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  • Location: New Braunfels, Texas
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View Sample Pages : New Braunfels Herald Zeitung, August 17, 2004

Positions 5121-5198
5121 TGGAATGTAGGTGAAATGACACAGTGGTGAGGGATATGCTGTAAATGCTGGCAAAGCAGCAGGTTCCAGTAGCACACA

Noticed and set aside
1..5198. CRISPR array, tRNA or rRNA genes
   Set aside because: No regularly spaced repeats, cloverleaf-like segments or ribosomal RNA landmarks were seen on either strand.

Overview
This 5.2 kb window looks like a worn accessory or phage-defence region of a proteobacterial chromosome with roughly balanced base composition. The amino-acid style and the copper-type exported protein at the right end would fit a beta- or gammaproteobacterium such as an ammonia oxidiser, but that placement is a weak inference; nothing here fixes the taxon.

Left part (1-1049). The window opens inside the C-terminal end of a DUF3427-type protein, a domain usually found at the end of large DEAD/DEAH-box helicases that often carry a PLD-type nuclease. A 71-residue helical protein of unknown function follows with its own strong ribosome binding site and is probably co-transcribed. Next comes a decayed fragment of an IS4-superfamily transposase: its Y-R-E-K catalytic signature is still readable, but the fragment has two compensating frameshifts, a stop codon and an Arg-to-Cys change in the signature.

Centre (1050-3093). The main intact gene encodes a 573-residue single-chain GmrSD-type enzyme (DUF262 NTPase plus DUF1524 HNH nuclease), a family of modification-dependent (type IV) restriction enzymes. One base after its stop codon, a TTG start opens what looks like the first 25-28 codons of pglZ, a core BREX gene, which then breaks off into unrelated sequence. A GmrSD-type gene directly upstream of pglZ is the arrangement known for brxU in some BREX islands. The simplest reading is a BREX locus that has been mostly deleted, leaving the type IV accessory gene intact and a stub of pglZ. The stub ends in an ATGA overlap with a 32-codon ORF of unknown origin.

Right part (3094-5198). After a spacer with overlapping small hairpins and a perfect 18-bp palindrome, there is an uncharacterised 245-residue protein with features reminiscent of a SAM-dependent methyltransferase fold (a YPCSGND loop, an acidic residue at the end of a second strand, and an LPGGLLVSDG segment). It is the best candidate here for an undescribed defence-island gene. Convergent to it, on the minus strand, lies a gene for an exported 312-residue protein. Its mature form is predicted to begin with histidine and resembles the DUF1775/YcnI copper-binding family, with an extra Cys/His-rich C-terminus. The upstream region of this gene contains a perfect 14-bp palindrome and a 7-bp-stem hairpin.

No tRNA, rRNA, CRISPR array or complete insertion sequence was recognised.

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New Braunfels Herald Zeitung (Newspaper) - August 17, 2004, New Braunfels, Texas CV;.'.', ^tonsil    ^jjrrn v^MESr ii ’JS-'U/tK $ -I i liM*oni6t &..- ,V .‘-flsd    i>/f    J,!; SPORTS TOP FLIGHT New Braunfels golfer Terrence Miskell contending for match play at the US Amateur in New York. Pages SA / 87 TUESDAY, AUGUST 17, 2004 ^rald-Zeitung FORUM LETTERS Readers sound off on magazines at H-E-B, cause of pollutants in air and SCAT finding homes for found kittens. Page Serving New Braunfels and Comal County since 1852. Vol. 153, No. 238 10 pages, 1 section CL WWW. sot 56825 00001 mi W Partly cloudy High Low 92 70 Details .. DEAR ABBY BA CLASSIFIEDS HOA COMICS 7A CROSSWORD 7A FORUM 4A OBITUARIES BA SPORTS BA TV GRIDS BA Public to discuss Texas 46 future By Bon Maloney Staff Writer SMITHSON VALLEY — The Texas Department of Transportation is conducting a public meeting Wednesday night to get advice and input on future construction of Texas 46. The meeting will begin at 7 p.m. in the Guadalupe Valley Telephone Cooperative auditorium located on FM 3159. Greg Malatek, TxDOT area engineer for New Braunfels, said the purpose of the meet ing is for transportation planners to present a concept for future improvements on the main east-west road through Comal County — and to hear the public’s suggestions and opinions for the work. Right now, Malatek said, TxDOT has funding for building an overpass at FM 2722 and widening Texas 46 by one lane between Loop 337 and FM 2722. “Those two projects are coming in the next few years,” he said. No money has been appropriated for work beyond that, although officials anticipate that plenty will need to be done, Malatek said. “This is our initial meetingSee TXDOT, Page 3A AT A GLANCE Public meeting on Texas 46 ■ When: Wednesday ■ Time: 7 p.m. ■ Location: Guadalupe Valley Telephone Cooperative auditorium. located on FM 3159NBISD to set election for 2 seats By Leigh Jones Staff Writer Two New Braunfels Independent School District trustees might be counting down their last days of service on the school board. When the board I meets tonight, mem-| hers will vote to call an | election on Nov. 2 for I the District 2 and 4 I seats. Currently, Jorge Mal-i donado, who also is I board president, I serves District 2, and Penelope Biggadike serves District 4. Filing for the election began Aug. 2, but no one has announced a candidacy, See NBISD, Page 3A AT A GLANCE I What: NBISD school board meeting I Tima: 7 p.m. I Location: Education Center Board Room. 430 W. Mill St. HEALTH ALERT the Homa Commis-skMi an Environmental Quality and the Alamo Ara Council of Governments has dedared today an Air Quality Health Alert Day I 3' Yjm VIP ’.I I. A I I T I Health Alert City discusses fiscal year, appraisal vote By Scott Mahon Staff Writer New Braunfels Qty Council on Monday approved the second reading of ordinances for the city’s fiscal year 2005 budget and tax rate. The third and final reading will be Aug. 23, when council is scheduled to adopt a tax rate of $0.4483 per $100 valuation. The proposed tax rate is almost 8 cents more than the 2004 rate of 37.11 cents, and includes 12.8 cents for debt payment, including a $26 million bond See COUNCIL, Page 3AUPDATES Tracking the newsGuerrero improves after accident LAST WE KNEW: Eustacio Perez Guerrero was struck Wednesday while riding his bicycle on Seguin Avenue. LATEST: University Hospital officials said Monday Guerrero's condition had improved to fair. NEXT: Guerrero, 82, will be released from the hospital when his condition permits. REARY/Herald-Zeitung Chris Moos, left, stands on one of the underwater boulders at the mouth of the Prince Solms Tube Chute while his brother Shawn stands on the natural bottom.Brauntex Theatre receives sprucing up for third season By Leigh Jones Staff Writer Armed with paint brushes, ladders and a box of doughnuts, nine volunteers entered the lobby of the Brauntex Theatre and went to work Saturday morning. With less than a month to go before the third season of live performances opens Sept. IO, the workers had a lot of “sprucing up" to do. “We're doing mainly cosmetic stuff before the season opens,” said Jay Brewer, president of the theater's board of directors. “This is a labor-intensive effort that doesn’t require a lot of capital.” IWo volunteers clung to ladders outside the building, repainting the ticket booth and poster marquees. Inside, three more painters worked on the balcony walls, which used to be covered in three different colors. As Jan Kotylo coated trim in the lobby and the theater with a glossy coat of red lacquer, she recalled the building’s history as a downtown hot spot. “People come here for the nostalgia,” she said. “They tell us stories of courtships played out in this very balcony This theater is an icon to the revitalization of downtown.” Originally opened in 1942, the theater showed movies until it closed in 1998. The facility sat unused for two years before a group of concerned citizens bought, renovated and opened it as a traditional theater. Now the historic landmark hosts traveling shows with national talent, as well as local performances. “When people come to See BRAUNTEX, Page 3A Rough waters Recent discoveries in Comal River leave some concerned about safety By Scott Mahon Staff Writer During the summer, Charles Reger of Austin drives to New Braunfels each weekend to enjoy the Comal River. But two weekends ago, he injured himself after sliding down the Tube Chute and hitting a submerged boulder. Reger was taken to McKenna Hospital. He thought he had broken an ankle. “I’m an experienced tuber, and I’ve been down the Tube Chute a thousand times,” he said. “I knew when I hit that boulder that it was something new, and hadn’t been there before. As it turned out, my ankle wasn’t broken, but I tore a ligament, so I ve been on crutches and in a walking boot.” Reger said he wanted to be sure no one was injured. “The rock I hit is a serious danger to tubers, and no one was aware of it,” he said. “A lot of kids ‘surf’ the tube chute and dive in at the end. If one of them were to dive to the left, there’s a real possibility that death could occur if they hit that rock.” Bill Averyt of Bryan said he was floating down the river and discovered “several steel bars protruding from the river bottom underneath the (Garden Street) bridge, just downstream of Stinky Falls.” “They were about 3 feet long, and bent at right angles,” he said. “The river where they were was 2 to 3 feet deep, and the current was strong. It'd be very easy for someone to get a foot or leg caught and wedged between the bar and the river bottom.” Averyt also wanted to prevent future injuries. “I understand the river has its inherent hazards, and that they will always be there,” he said. “But this particular hazard deserved immediate attention." Neither Reger or Averyt blamed anyone for their injuries, and city officials agreed with Averyt’s observation that “the river has its inherent hazards.” “The river isn’t a private business amusement park,” said Qty Manager Chuck Pinto. “It’s a natural resource used for recreation, and subject to natural events, like floods, that move things around and downstream. The river can change every night” City Attorney Charles Zech pointed out that the city’s liability for accidents and/or injuries is limited. “The Comal River is state property,” he said. “Typically, cities are immune from liability because of sovereign immunity.” Zech said more than a half dozen state and/or federal agencies could have jurisdiction on the rivers, including See RIVER. Page 3A DAVK) INGRAM/ Herald-Z ettung Susan Brewer, left, and Patty Thompson repaint a poster holder outside the Brauntex Theatre Saturday afternoon. ;